Omar’s project, as a teenaged refugee from Syria, shows the importance of freedom of speech. Kaia is a 13‐year‐old who wrote, performed and recorded a song of support for friends who face racism. Eric, a Grade 12 activist, organized a “Strut for Shoal” fashion show, fundraiser and march in support of clean water for First Nations.
Thirty special projects by students from six schools in four Winnipeg school divisions will be presented tomorrow in the Rights Today gallery at the Canadian Museum for Human Rights (CMHR).
Called “The 180”, this new learning initiative asked students to create a project that can turn an injustice around 180 degrees towards justice – and to communicate their vision in just 180 seconds. The program, developed by CMHR Educator‐in‐Residence Graham Lowes in collaboration with several local teachers, has spanned a two‐month period of work in classrooms and at the Museum, culminating in tomorrow’s “conversational expo” and 180‐second keynote addresses.
Modelled after an existing Museum education program called “Be an Upstander”, the new initiative not only requires students to research their topic and create a product, but to demonstrate tangible steps they will take towards a resolution. The results include diverse student products ranging from museum‐type exhibits to artworks, videos, storytelling, organized events, performances, info graphics, visual presentations, written works and more.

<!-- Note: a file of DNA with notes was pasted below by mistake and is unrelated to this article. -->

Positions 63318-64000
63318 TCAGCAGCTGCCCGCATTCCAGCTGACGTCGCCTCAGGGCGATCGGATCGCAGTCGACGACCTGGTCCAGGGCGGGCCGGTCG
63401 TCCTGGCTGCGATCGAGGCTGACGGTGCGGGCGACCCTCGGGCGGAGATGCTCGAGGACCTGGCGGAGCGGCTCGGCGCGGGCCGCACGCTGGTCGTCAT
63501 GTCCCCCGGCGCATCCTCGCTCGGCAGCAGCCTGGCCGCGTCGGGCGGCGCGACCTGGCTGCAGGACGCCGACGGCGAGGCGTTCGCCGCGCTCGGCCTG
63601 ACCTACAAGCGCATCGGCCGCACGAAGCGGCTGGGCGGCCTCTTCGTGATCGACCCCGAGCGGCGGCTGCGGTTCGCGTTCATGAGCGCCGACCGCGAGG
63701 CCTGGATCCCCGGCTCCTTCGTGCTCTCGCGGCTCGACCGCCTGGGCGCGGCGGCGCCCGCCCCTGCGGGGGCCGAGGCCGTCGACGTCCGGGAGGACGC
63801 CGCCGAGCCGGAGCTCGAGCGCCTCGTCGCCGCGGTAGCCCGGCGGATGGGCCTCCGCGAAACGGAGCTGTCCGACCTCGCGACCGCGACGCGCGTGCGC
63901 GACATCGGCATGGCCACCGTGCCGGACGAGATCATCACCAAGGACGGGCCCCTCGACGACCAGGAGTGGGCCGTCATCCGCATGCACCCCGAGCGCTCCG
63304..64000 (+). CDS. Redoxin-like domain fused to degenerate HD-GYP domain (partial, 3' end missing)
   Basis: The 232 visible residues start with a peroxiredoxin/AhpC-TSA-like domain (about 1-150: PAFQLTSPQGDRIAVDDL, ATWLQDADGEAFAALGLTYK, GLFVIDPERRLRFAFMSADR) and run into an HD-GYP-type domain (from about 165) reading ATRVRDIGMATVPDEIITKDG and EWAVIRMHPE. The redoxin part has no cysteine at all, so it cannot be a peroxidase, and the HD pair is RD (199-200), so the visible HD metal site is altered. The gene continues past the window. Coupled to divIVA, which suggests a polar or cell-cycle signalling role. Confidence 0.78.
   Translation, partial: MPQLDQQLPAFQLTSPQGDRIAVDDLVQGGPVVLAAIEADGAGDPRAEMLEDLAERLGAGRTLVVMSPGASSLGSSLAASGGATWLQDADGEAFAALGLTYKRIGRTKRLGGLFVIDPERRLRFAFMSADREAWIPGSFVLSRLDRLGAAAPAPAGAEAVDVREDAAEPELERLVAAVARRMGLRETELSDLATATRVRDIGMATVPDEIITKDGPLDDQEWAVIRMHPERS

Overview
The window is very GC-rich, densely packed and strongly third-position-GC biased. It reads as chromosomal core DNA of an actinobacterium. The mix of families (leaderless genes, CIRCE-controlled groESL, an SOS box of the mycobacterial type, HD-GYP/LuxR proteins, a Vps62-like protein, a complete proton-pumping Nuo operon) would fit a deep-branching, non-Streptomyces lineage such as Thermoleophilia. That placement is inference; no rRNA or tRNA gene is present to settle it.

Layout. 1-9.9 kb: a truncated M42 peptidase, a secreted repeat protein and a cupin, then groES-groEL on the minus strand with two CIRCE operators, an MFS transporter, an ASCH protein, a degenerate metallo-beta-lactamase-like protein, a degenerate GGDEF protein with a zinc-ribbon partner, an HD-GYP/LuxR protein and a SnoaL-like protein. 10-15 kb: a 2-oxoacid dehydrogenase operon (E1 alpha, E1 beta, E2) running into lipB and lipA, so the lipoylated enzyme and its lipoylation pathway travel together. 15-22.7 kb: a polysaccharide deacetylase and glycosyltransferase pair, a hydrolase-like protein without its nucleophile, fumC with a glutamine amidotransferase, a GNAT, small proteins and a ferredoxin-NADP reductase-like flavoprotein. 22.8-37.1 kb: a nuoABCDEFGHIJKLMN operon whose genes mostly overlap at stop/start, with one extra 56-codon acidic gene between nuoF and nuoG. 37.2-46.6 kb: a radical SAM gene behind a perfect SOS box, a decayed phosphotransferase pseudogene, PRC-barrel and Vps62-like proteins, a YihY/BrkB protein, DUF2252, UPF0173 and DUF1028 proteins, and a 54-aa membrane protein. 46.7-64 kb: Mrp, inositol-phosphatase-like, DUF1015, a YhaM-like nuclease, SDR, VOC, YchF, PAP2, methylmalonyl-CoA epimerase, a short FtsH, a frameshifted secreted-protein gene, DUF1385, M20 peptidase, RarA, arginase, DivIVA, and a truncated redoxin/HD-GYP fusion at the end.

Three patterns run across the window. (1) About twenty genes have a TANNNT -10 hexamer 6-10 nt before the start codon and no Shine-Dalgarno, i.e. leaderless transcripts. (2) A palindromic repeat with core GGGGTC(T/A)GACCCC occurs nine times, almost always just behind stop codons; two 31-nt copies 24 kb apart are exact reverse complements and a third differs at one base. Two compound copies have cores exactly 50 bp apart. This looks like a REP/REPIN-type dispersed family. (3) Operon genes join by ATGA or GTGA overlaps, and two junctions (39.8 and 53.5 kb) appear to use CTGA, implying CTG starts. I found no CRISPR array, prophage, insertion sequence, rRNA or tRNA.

WHAT: “The 180” student expo
WHEN: Wednesday, April 10, 2019
1 p.m. to 3:30 p.m. – Expo in Rights Today gallery on Level 5
6 p.m. to 7 p.m. – Six student keynotes on Level 1
7 p.m. to 8:30 p.m. – Expo in Rights Today gallery on Level 5.
WHERE: CMHR, Bonnie & John Buhler Hall
85 Israel Asper Way
The participating school divisions are Louis Riel, Seven Oaks, River East‐Transcona and Lord Selkirk.
This event is open to general public. Gallery admission rates apply for the expo, but attendance at the keynote addresses is free. All Museum galleries are open on Wednesday evening, with $5 admission after 5 p.m. and an additional $5 fee for admission to Mandela: Struggle for Freedom.